A few words of warning:

  • Steer clear of traditional comic book layouts — they don’t usually work well online, because of the overall formatting on your web pages.
  • Another online no-no is the PDF file format. If you want to optimize your stories for online viewing and increase shareability, don’t bury your comic in a downloadable file.
  • You may also want to think twice about producing a comic book/graphic novel as part of your content marketing efforts. They require a lot of work, and are not usually sustainable over the long-term, unless they are made a high priority in your overall content marketing strategy (the exception here is if you choose to curate existing online comics into a book).

4. What style will best represent your business?

Realistic, cartoony, simple, slick… What kind of style would best support the message you are trying to convey? Keep in mind that the more elaborate the style, the longer it usually takes to produce.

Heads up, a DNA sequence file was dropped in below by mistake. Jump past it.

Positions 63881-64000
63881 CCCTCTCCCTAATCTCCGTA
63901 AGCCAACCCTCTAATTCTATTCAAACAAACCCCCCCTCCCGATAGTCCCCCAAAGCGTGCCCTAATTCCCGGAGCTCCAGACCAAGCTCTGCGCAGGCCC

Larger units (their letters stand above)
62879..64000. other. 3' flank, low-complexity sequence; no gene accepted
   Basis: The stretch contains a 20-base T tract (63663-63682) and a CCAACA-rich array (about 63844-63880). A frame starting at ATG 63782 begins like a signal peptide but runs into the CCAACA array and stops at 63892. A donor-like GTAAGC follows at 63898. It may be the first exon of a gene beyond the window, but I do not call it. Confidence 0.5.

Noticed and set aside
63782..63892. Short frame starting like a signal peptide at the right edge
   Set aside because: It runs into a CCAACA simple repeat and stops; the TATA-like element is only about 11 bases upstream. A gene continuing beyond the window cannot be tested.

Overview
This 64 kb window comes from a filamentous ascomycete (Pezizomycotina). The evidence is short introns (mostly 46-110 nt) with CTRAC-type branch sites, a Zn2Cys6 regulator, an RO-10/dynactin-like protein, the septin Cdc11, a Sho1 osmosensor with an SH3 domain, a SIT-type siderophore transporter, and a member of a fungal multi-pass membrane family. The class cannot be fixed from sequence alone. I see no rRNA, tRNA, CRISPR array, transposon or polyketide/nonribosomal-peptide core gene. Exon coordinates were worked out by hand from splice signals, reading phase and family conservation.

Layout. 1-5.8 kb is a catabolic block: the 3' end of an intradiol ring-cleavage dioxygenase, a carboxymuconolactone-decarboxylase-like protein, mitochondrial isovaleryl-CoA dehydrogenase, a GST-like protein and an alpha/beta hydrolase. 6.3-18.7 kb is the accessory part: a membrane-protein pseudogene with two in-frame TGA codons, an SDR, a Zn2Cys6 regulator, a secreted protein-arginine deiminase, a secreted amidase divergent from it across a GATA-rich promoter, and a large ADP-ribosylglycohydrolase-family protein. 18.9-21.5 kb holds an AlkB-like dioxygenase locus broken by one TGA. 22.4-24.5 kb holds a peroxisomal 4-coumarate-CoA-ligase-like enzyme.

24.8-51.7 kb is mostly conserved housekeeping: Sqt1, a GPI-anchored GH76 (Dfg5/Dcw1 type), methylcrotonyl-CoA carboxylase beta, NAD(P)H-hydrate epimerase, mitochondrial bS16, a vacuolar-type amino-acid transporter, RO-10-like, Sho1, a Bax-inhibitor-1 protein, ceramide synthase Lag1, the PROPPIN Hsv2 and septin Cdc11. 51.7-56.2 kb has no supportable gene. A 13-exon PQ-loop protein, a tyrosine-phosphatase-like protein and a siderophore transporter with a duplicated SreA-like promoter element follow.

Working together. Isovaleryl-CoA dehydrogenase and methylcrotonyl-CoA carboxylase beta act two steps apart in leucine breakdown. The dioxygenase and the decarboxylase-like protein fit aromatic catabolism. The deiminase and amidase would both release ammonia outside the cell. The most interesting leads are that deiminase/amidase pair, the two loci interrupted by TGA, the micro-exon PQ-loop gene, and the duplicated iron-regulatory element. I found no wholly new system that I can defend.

Different styles have different connotations, as well. Hand-drawn comics tend to signal that you are more approachable; while slick vector graphics communicate professionalism, but can be perceived as somewhat impersonal. And a “cartoony” style works great for making a complex topic more understandable, but in some contexts (and for some people) they can give the off-putting impression that you are “dumbing-down” your message.

5. Where can you find a comics artist whose work will fit your brand goals?

Of all the considerations, this can be the most difficult. There are generally two types of comics artists: those who write and draw, and those who only draw (meaning that you would need a writer to provide them with the copy to use).